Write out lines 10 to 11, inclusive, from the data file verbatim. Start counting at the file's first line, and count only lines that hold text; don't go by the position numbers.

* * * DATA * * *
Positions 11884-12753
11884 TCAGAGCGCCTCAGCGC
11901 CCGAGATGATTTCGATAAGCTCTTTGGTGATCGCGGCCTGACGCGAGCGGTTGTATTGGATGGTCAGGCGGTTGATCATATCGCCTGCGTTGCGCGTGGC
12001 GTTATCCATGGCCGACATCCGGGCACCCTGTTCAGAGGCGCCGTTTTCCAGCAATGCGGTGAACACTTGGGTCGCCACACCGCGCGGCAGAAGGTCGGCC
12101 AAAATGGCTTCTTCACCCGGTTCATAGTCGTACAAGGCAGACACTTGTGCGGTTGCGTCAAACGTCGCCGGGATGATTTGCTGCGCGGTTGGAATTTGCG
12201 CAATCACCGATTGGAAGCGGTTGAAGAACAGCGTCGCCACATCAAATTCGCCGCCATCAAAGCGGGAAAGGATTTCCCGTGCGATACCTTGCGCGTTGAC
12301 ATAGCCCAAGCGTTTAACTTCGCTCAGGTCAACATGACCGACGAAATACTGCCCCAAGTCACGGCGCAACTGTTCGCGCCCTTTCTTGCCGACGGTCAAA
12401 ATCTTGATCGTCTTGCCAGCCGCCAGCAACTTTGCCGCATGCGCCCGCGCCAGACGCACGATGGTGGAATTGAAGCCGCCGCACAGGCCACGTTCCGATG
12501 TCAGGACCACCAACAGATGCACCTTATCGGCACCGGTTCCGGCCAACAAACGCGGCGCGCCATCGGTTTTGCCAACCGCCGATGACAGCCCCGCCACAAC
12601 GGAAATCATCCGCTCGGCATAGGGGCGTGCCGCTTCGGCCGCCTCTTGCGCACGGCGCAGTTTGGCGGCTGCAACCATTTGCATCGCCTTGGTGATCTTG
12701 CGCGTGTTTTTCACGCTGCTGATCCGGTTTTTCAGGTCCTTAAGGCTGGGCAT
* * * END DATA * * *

12601 GGAAATCATCCGCTCGGCATAGGGGCGTGCCGCTTCGGCCGCCTCTTGCGCACGGCGCAGTTTGGCGGCTGCAACCATTTGCATCGCCTTGGTGATCTTG
12701 CGCGTGTTTTTCACGCTGCTGATCCGGTTTTTCAGGTCCTTAAGGCTGGGCAT